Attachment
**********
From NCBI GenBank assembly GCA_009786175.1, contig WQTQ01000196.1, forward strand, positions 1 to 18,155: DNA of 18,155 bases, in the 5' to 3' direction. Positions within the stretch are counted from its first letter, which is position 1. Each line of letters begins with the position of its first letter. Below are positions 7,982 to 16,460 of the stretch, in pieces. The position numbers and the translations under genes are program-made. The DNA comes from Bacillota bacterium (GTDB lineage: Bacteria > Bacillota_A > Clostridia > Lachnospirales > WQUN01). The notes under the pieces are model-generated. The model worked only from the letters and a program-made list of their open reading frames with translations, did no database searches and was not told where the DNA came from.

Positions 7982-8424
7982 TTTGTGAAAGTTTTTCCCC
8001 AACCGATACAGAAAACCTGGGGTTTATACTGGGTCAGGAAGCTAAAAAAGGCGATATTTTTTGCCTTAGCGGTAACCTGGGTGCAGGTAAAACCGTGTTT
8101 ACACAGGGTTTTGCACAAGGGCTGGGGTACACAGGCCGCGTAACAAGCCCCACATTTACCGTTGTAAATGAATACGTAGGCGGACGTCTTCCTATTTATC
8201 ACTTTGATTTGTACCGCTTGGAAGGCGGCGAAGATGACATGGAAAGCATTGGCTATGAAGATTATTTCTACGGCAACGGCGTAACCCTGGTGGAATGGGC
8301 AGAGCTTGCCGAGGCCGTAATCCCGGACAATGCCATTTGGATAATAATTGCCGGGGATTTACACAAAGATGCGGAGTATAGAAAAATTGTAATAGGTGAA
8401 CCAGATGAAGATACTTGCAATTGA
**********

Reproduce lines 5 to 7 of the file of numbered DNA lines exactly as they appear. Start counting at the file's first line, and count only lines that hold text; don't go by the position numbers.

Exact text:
8101 ACACAGGGTTTTGCACAAGGGCTGGGGTACACAGGCCGCGTAACAAGCCCCACATTTACCGTTGTAAATGAATACGTAGGCGGACGTCTTCCTATTTATC
8201 ACTTTGATTTGTACCGCTTGGAAGGCGGCGAAGATGACATGGAAAGCATTGGCTATGAAGATTATTTCTACGGCAACGGCGTAACCCTGGTGGAATGGGC
8301 AGAGCTTGCCGAGGCCGTAATCCCGGACAATGCCATTTGGATAATAATTGCCGGGGATTTACACAAAGATGCGGAGTATAGAAAAATTGTAATAGGTGAA